Tuesday, May 11, 2010

Life Goes On

It has now been four days since the result of the general election and we still don’t know who is going to be sitting in the big chair. The fact is, given the problems we face and the unpleasant medicine prescribed by all three of them, I suspect that none of them actually want it without a clear majority and a full 5 year term. See the graph here, there’s not a fag paper between all 3 of them.

But life goes on. The country has not collapsed because of a lack of strong clear leadership. The buses and trains are still running, Hospitals are dealing with the sick and injured, there is food in the shops and beer in the pubs. It’s making we wonder whether we actually need any of them?

There’s an interesting comment over on the Third Estate written by Jacob. He argues that the main political parties have ceased to offer a clear ideological standpoint on which they try to convince the electorate or sell to the public. Instead they mould their policies to fit public opinion. Focus groups and the marketing department have taken over from belief in the product. All in the pursuit of power without principle. There are clear differences on the back benches of all three, but from my viewing point they are three of a kind. So much for the new religion of choice.
You might argue that this is a good thing – political parties responding to the electorate, where we the people tell them the politicians what we want them to do. But it just doesn’t work like that. All political parties are themselves coalitions. The image that the leadership of these parties promote is undermined by clear knowledge of the splinter groups within their own ranks. What we are witnessing now is just out in the open instead of behind closed doors.

It’s all very confusing for the electorate so it’s probably not surprising we have a hung parliament and there is no guarantee that the First Past The Post system can survive and produce clear majorities in the future while such a scenario persists. We may as well get used to it and bite the bullet of electoral reform, or at least address the biases within the present system.

Meanwhile, locally we also have a hung council. The Liberal Democrats have changed their leader, Hugh Cleaver stepping down in favour of Ian Bond. Councils though are fixed 4 year terms so there is an element of in-built stability, if you can call it that – barring by elections of course, we had five during the last term. Looking back we had a minority Labour administration from 1994 – 2002. There was a temporary Lab/Lib coalition in 2004 when the Tories got their knickers in a twist but they knew it would be short lived. The question is will Ian Bond allow the largest party to govern on a confidence and supply basis or will he opt for a piece of the pie and a Cabinet position, and with whom?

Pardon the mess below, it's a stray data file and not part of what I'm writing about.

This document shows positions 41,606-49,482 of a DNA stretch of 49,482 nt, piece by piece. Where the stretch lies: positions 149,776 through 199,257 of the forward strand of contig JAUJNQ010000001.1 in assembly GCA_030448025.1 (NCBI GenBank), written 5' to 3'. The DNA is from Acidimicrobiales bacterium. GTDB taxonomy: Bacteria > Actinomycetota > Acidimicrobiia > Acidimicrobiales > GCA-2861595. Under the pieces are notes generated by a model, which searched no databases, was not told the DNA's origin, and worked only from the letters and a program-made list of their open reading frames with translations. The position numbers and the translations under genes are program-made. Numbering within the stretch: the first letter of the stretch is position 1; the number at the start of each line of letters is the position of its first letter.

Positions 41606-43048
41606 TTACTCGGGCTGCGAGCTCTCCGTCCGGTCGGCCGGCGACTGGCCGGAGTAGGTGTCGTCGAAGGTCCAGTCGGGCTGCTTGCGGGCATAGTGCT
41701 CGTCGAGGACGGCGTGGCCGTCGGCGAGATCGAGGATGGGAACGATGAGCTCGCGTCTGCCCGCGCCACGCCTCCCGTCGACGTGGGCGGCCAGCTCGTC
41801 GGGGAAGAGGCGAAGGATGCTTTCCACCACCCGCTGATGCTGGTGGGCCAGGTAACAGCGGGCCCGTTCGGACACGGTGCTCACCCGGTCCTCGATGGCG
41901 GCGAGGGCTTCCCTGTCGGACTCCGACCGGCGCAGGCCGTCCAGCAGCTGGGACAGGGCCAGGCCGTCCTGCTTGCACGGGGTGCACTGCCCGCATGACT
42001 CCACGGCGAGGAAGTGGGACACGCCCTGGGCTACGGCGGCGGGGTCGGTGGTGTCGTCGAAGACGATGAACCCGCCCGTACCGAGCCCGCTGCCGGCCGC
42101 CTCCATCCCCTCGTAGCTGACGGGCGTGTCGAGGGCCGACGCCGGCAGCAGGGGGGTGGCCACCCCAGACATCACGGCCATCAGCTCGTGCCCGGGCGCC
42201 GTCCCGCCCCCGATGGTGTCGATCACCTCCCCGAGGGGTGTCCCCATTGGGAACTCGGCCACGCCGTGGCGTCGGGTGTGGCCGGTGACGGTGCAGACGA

Interesting times.


  1. You are not wholly correct about 1994-2002. The LibDems pulled the plug on Labour's budget in March 2000 leading to a Conservative-led minority administration until May 2001 when the carpet was pulled from under the feet of the Conservatives.

  2. Thanks for that clarification, Morris. I am a bit sketchy prior to 2002.

  3. I am impressed by a comment from Lord Norton, derived from a previous investigation into alternative methods of voting:

    A hung Parliament does not give a People's Parliament, it gives a Politicians' Parliament.

    In my view, a coalition is necessary for the moment; in the longer term, I would be surprised if the LibDems survive as a viable Party. If Labour goes back to its genuine Socialist principles under Cruddas, it would attract the Left of the LibDems; now that the Greens have an MP, they would be attractive to the Environmentalist LibDems; and those LibDemmers who view themselves as 'nice' Tories, would go back to the Conservative Party.

    I think.

  4. The Liberal Democrats reflect a liberal, reforming strand within British politics and (as you can see from the graph in the item above) in some ways is more distinctive than either of the two larger parties. Let's hope therefore that the coalition agreement delivers better outcomes than would have arisen from the only likely alternative, at the election just gone, which was a Conservative win.

    Coalitions are commonplace in democracies across the world and, although being junior partner certainly brings with it some challenges, it doesn't follow that the party's survival is at stake (although our future success surely is!)

  5. I am rather impressed with the new word "ConDemNation".